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NYCCHR Releases Updated Fair Chance Act Guidance Ahead of Important Changes

The NYC Commission on Human Rights (the Commission) has released updated enforcement guidance regarding the Fair Chance Act.  New York City amended the Fair Chance Act last year and those changes will go into effect on July 29, 2021

The amended Fair Chance Act (FCA) features two significant changes for employers:

  • extending the law to existing employees and independent contractors (it previously only applied to applicants for employment); and
  • extending the fair chance process to pending arrests (it previously only applied to past criminal history). 

Other less significant changes, though still noteworthy, include:

  • expanding the types of criminal history about which an employer may never inquire;
  • creating a new set of Fair Chance factors to apply under certain circumstances when analyzing the criminal history; and
  • providing an individual with an opportunity to respond before an employer acts on an apparent misrepresentation about criminal history. 

There’s more, and you can read all about the changes in our summary post here.  Below we summarize the important takeaways from the Commission’s updated enforcement guidance. 

1. Do Not Ask About Non-Convictions.  The Commission clarified the meaning of “non-convictions” about which an employer may never inquire to include “certain low level cases, sealed cases or those in which [the applicant/employee] experienced a favorable outcome.”  The Commission also provided multiple examples of non-conviction violations which are off limits for inquiry, including:

  • Instances when the police decided not to charge a person following their arrest
  • Cases in which the prosecutor declined to prosecute the person following their arrest
  • Cases that were adjourned in contemplation of dismissal (unless the order to adjourn in contemplation of dismissal is revoked and the case is restored to the calendar for further prosecution)
  • Cases in which all charges were dismissed
  • Cases that resulted in an acquittal on all charges
  • Cases in which the verdict was set aside or the judgment was vacated by the court and no new trial was ordered, nor is any appeal by the prosecution pending
  • Cases in which the person was adjudicated as a youthful offender
  • Cases that resolved in a conviction for a violation even if not sealed, including but not limited to:
    • Trespass
    • Disorderly conduct
    • Failing to respond to an appearance ticket
    • Loitering
    • Harassment in the second degree
    • Disorderly behavior
    • Loitering for the purpose of engaging in a prostitution offense
  • Cases that resolved in a conviction for a non-criminal offense under the laws of a state other than New York
  • Convictions that have been sealed.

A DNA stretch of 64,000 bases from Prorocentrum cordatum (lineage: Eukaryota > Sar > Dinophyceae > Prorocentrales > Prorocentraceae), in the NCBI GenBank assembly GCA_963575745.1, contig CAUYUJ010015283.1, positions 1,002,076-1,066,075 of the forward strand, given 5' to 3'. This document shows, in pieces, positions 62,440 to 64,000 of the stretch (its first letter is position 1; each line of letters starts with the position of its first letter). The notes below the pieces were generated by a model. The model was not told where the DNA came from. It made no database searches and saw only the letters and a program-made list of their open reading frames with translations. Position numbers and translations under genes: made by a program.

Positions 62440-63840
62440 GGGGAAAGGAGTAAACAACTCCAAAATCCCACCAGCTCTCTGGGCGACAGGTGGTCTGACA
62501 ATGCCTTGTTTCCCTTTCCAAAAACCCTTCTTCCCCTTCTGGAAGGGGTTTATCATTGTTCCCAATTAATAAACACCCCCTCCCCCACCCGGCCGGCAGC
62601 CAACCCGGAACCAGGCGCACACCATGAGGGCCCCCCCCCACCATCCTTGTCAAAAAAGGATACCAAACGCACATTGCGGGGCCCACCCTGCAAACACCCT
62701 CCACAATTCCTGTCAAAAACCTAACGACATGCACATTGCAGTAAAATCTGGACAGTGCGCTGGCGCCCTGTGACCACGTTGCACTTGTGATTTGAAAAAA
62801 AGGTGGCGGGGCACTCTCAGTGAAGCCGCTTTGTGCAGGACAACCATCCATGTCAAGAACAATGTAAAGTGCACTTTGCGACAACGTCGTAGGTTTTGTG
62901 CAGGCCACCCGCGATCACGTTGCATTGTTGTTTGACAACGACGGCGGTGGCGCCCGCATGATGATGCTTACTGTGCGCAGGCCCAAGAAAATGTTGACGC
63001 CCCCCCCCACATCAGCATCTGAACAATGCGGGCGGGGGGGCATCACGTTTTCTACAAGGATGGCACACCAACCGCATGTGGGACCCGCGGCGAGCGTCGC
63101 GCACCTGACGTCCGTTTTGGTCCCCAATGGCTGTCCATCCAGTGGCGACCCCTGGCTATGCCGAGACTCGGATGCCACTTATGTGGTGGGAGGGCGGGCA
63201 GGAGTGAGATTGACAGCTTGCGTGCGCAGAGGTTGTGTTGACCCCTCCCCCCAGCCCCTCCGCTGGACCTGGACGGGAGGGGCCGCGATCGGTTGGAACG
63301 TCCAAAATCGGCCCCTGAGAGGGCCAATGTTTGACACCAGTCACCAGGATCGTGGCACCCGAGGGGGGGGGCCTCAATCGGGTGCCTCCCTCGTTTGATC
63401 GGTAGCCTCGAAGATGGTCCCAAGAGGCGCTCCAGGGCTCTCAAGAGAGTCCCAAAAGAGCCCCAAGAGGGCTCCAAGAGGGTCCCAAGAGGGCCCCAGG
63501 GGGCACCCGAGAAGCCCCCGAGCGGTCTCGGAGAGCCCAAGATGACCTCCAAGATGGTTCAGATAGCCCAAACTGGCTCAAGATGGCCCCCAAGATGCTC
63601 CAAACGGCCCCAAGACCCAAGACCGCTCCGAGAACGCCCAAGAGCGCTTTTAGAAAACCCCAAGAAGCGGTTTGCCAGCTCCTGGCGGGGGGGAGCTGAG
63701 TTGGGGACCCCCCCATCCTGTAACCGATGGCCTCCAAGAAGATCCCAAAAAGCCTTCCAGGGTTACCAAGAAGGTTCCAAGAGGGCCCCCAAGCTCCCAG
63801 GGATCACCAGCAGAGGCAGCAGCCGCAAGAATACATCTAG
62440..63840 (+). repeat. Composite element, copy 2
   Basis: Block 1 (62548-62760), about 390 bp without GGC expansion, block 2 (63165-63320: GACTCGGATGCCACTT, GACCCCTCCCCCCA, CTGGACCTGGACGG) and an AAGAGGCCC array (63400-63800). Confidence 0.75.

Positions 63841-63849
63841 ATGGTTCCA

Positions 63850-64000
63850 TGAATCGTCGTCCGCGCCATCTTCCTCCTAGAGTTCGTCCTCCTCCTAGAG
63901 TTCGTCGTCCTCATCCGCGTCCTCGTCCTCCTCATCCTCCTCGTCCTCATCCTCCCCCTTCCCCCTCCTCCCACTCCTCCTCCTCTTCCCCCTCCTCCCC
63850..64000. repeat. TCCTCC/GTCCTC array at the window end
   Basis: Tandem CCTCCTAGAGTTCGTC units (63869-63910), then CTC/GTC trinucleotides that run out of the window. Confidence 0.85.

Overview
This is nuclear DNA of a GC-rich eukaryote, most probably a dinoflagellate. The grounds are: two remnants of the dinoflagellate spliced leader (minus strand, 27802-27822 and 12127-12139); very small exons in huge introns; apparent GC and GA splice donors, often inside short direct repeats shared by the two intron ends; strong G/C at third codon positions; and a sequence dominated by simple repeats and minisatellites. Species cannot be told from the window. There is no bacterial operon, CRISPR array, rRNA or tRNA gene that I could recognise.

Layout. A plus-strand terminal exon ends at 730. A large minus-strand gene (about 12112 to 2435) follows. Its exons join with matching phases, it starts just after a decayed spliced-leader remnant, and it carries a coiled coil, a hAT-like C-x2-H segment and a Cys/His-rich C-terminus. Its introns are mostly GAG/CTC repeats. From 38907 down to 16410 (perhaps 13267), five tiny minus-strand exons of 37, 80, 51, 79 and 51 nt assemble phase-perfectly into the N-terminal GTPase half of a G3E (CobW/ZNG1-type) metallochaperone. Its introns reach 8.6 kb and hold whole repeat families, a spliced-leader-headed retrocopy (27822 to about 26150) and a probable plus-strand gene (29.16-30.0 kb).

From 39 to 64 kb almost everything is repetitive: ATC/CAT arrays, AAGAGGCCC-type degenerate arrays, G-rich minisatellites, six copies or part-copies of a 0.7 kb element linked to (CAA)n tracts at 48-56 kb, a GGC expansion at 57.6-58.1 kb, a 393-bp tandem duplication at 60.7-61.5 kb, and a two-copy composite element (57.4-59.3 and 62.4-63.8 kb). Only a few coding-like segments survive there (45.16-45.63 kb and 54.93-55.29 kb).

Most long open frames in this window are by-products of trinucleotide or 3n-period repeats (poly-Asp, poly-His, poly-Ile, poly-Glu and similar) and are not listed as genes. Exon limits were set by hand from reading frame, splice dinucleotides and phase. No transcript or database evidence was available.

2. Update the Criminal History Question Used After a Conditional Offer is MadeThe Commission updated its form FCA-compliant criminal history question that employers may ask.  It now reads:

Have you ever been convicted of a misdemeanor or felony? Answer “NO” if you received an adjournment in contemplation of dismissal (“ACD”) that has not been revoked and restored to the calendar for further prosecution or if your conviction: (a) was sealed, expunged, or reversed on appeal; (b) was for a violation, infraction, or other petty offense such as “disorderly conduct;” (c) resulted in a youthful offender or juvenile delinquency finding; or (d) if you withdrew your plea after completing a court program and were not convicted of a misdemeanor or felony.

3. Utilize a Two-Stage Process When Running a Background Check.  Analysis of criminal history should be the last stage of the evaluation process.  To ensure that criminal history really is the last issue employers consider (if they even consider it), the Commission requires that employers utilize a two-stage background check process.  First, the employer should receive and evaluate non-criminal information, such as confirming the applicant’s educational background and employment references.  Only after favorably completing an analysis of one’s non-criminal information may the employer move to the second stage and receive and evaluate criminal history.  The Commission seemed unconcerned about an employer’s ability to engage in this two-stage process as, it noted, most background check providers already have the capabilities to produce segregated reports – one with non-criminal information and one with criminal information.  But the Commission did confirm that it would still expect an employer to create and utilize a two-stage process where the vendor only has the ability to produce one report or where the employer does not utilize a vendor.